You’d have to be as lost as a desert explorer to mistakenly stumbleupon Windmill Lake Wake & Eco Park, but if you ever do you’ll need to take a moment to fully appreciate what you’ve found. Rub your eyes all you want, but this is no mirage, it’s an oasis within the Ontario wakeboard and wakeskate community. As the first bi-level cable park in Canada, Windmill Lake has cemented itself as a destination for riders from across the province, country and North America.
I made the trip down with my good friend Vince Whiteman, also known as Slightly Human within the worlds of video editing, photography and social media. As we rolled into the parking lot, we are greeted by the Windmill Lake staff, along with wakeskater/videographer Taylor Hanley and pro wakeboarder Nick Dorsey. These two British Columbia residents had stuck around following Canadian Wake Nationals, and set up shop at Windmill to gather some footage for Dorsey’s end-of-year edit.
Jennifer Pate and Andy Oke opened Ontario’s newest cable park in the spring of 2014. Aside from the Sesitec System 2.0 straight line cable, the site is anchored by a 40-acre lake and the infamous Folmar Windmill.
Once you’re here, there is plenty to keep you busy. In addition to wakeboarding and wakeskating, you can grab a stand up paddleboard, canoe or kayak for a quick cruise around the lake. The crew plans to add PaddleFit and SUP Yoga classes in years to come, as well as yurts and cabins for accommodation in the long term.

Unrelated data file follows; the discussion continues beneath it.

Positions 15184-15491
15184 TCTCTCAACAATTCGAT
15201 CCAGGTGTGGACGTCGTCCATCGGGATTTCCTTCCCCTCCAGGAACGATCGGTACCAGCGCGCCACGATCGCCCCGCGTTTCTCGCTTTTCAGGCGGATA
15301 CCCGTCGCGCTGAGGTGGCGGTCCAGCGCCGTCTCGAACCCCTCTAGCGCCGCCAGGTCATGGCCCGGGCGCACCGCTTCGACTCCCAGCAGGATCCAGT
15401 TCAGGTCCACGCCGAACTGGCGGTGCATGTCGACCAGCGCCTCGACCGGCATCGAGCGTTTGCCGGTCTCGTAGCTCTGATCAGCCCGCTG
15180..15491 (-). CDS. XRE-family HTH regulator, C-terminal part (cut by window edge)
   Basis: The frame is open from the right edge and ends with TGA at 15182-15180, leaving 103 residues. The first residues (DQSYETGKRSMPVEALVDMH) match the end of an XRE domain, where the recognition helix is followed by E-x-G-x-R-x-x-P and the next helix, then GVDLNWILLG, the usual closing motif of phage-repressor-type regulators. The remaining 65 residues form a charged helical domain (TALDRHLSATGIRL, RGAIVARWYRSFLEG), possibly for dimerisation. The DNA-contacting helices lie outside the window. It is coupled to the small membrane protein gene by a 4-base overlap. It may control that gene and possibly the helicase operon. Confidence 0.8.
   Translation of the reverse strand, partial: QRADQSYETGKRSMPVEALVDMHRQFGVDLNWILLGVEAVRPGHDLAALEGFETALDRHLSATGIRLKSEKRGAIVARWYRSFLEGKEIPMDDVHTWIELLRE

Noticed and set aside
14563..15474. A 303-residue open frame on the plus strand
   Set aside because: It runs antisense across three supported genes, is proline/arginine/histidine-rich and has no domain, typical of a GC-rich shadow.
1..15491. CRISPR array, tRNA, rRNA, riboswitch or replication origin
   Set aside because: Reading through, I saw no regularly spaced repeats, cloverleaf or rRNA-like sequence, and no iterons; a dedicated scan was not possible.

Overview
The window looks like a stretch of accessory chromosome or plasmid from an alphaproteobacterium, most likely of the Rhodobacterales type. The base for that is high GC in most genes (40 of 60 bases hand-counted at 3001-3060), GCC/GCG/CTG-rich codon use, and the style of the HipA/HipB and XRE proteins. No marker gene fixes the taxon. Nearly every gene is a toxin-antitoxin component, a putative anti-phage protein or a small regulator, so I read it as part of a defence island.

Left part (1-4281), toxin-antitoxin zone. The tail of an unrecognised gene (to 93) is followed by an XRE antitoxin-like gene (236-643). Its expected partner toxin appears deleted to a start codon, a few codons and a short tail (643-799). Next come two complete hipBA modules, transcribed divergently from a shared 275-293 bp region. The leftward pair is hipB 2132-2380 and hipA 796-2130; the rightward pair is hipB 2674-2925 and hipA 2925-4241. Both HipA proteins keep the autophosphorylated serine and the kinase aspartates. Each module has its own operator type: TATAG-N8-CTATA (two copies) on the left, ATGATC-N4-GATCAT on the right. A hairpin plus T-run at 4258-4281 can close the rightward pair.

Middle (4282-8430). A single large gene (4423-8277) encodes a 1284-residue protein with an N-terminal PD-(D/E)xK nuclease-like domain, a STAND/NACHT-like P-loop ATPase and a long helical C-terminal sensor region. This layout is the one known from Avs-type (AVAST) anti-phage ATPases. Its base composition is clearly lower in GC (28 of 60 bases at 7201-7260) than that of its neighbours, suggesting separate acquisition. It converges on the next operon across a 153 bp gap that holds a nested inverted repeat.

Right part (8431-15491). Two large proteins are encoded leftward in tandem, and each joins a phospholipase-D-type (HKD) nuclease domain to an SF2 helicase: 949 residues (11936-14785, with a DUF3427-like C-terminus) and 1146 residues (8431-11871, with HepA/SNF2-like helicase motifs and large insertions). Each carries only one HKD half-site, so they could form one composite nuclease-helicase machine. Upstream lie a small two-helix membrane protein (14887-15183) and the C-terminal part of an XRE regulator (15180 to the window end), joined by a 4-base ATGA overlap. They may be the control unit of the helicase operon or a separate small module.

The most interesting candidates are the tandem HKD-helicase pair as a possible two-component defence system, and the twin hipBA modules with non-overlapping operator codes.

After catching up with the crew, Vince and I head for the nearby town of Bayfield to grab supplies for the weekend. The town started to grow in the mid 1800’s as settlers emigrated from Britain, Holland and Germany, and the marina operated as a touchpoint for ships travelling from Detroit to Goderich. Throughout the years Bayfield has managed to maintain its small town charm. Take a quick stroll down the main street and you’ll find a mixture of coffee shops, restaurants, pubs, retail outlets and the infamous Albion Hotel. With a little bit of research, you’ll find that the rich history of the community also lends itself to a fair few tales of paranormal activity. We decide to forego any further investigation, and make our way back to the cable park to see what’s happening.
The property is owned by Jenn’s parents, who purchased it with the stipulation that Andy would be able to pitch his idea to them of a wakeboard park he had been planning for the site. Oke has grown up in the area, and also owns a shop called Endless Surf in Grand Bend where he honed his business skills and sense of entrepreneurship. Since Windmill Lake officially opened, the surrounding communities have embraced the park with their full support.
The cable park and lake are definitely not the only features that draw visitors. The property was once owned by a man named Folkert (Frank) De Jong. Pate says the story goes that Frank started construction on a windmill in the 1970’s following the death of his sons. Roughly 17 years later, De Jong had built one of the only wind driven saw and grist mills in North America, modelled after Holland’s famous Arend windmills. The attention to detail in the structure is completely awe inspiring, and work is underway to restore this piece of local history.
With a definitive focus on environmental sustainability – hence the Eco Park name – and a solid plan that includes expansions and improvements to their current activities, Windmill Lake has made its mark as a destination for adventure in Ontario, and is set to build on that reputation for years to come.